Carnegie's Yingwei Fei and Lin Wang were part of an international research team that synthesized a new ultrahard form of carbon glass with a wealth of potential practical applications for devices and electronics. It is the hardest known glass with the highest thermal conductivity among all glass materials. Their findings are published in Nature.
Function follows form when it comes to understanding the properties of a material. How its atoms are chemically bonded to each other, and their resulting structural arrangement, determines a material's physical qualities -- both those that are observable by the naked eye and those that are only revealed by scientific probing.
Carbon is unrivaled in its ability to form stable structures -- alone and in combination with other elements. Some forms of carbon are highly organized, with repeating crystalline lattices. Others are more disordered, a quality termed amorphous.
The type of bond holding a carbon-based material together determine its hardness. For example, soft graphite has two-dimensional bonds and hard diamond has three-dimensional bonds.
"The synthesis of an amorphous carbon material with three-dimensional bonds has been a long-standing goal," explained Fei. "The trick is to find the right starting material to transform with the application of pressure."
"For decades Carnegie researchers have been at the forefront of the field, using laboratory techniques to generate extreme pressures to produce novel materials or mimic the conditions found deep inside planets," added Carnegie Earth and Planets Laboratory Director Richard Carlson.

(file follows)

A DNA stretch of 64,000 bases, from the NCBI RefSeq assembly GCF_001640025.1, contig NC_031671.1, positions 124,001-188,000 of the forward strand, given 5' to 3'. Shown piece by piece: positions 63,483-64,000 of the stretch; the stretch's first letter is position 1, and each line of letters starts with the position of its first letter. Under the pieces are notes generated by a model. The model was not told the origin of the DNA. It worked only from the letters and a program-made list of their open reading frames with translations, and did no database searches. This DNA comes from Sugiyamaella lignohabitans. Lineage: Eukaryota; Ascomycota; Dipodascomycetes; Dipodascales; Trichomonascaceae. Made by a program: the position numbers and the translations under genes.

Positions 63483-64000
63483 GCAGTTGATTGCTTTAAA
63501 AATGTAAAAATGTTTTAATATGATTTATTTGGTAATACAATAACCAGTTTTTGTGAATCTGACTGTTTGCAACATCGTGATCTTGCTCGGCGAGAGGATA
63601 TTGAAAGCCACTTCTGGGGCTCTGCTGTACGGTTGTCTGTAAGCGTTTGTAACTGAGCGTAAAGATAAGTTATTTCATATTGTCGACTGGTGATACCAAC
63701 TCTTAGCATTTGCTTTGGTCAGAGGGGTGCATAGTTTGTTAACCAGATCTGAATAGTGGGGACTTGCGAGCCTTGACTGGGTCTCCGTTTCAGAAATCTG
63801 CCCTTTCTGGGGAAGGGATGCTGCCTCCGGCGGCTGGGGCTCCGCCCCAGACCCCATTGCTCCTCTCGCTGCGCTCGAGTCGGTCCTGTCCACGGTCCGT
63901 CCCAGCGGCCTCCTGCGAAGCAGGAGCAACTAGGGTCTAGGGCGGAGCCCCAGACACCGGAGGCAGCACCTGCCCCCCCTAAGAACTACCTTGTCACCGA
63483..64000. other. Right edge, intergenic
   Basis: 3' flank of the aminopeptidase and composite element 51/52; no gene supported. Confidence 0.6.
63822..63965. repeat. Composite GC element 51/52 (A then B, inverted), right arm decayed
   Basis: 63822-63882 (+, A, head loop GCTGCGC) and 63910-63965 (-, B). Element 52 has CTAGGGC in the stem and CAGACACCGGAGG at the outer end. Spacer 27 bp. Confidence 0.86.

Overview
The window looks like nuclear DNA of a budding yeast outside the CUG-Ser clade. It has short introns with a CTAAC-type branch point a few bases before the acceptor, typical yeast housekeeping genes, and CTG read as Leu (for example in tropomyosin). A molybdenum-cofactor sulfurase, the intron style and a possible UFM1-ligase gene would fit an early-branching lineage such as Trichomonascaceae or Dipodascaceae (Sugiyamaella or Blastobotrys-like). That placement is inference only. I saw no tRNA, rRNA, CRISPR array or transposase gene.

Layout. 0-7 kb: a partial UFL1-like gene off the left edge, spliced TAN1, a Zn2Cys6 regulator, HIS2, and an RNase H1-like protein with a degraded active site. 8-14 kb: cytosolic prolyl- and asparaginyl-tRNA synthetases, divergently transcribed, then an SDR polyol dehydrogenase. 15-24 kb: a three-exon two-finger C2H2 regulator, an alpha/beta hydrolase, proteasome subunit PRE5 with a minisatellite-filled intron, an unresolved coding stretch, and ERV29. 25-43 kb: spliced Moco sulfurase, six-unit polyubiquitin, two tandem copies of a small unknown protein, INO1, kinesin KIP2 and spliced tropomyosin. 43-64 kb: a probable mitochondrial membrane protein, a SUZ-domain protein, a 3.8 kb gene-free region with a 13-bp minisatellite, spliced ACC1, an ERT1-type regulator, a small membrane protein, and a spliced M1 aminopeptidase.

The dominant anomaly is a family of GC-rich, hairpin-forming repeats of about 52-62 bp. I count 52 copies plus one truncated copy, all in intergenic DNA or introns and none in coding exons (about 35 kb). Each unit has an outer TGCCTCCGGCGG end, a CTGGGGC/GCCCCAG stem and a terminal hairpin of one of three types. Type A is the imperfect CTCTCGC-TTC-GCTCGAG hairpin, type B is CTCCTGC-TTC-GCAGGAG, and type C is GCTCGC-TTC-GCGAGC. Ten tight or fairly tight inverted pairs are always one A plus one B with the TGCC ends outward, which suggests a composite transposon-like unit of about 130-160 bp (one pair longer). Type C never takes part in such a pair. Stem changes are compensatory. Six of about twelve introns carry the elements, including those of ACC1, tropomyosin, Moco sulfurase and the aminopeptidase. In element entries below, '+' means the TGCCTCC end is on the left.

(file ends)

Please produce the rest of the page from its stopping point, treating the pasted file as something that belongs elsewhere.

Because of its extremely high melting point, it's impossible to use diamond as the starting point to synthesize diamond-like glass. However, the research team, led by Jilin University's Bingbing Liu and Mingguang Yao -- a former Carnegie visiting scholar -- made their breakthrough by using a form of carbon composed of 60 molecules arranged to form a hollow ball. Informally called a buckyball, this Nobel Prize-winning material was heated just enough to collapse its soccer-ball-like structure to induce disorder before turning the carbon to crystalline diamond under pressure.
The team used a large-volume multi-anvil press to synthesize the diamond-like glass. The glass is sufficient large for characterization. Its properties were confirmed using a variety of advanced, high-resolution techniques for probing atomic structure.
"The creation of a glass with such superior properties will open the door to new applications," Fei explained. "The use of new glass materials hinges on making large pieces, which has posed a challenge in the past. The comparatively lower temperature at which we were able to synthesize this new ultrahard diamond glass makes mass production more practical."
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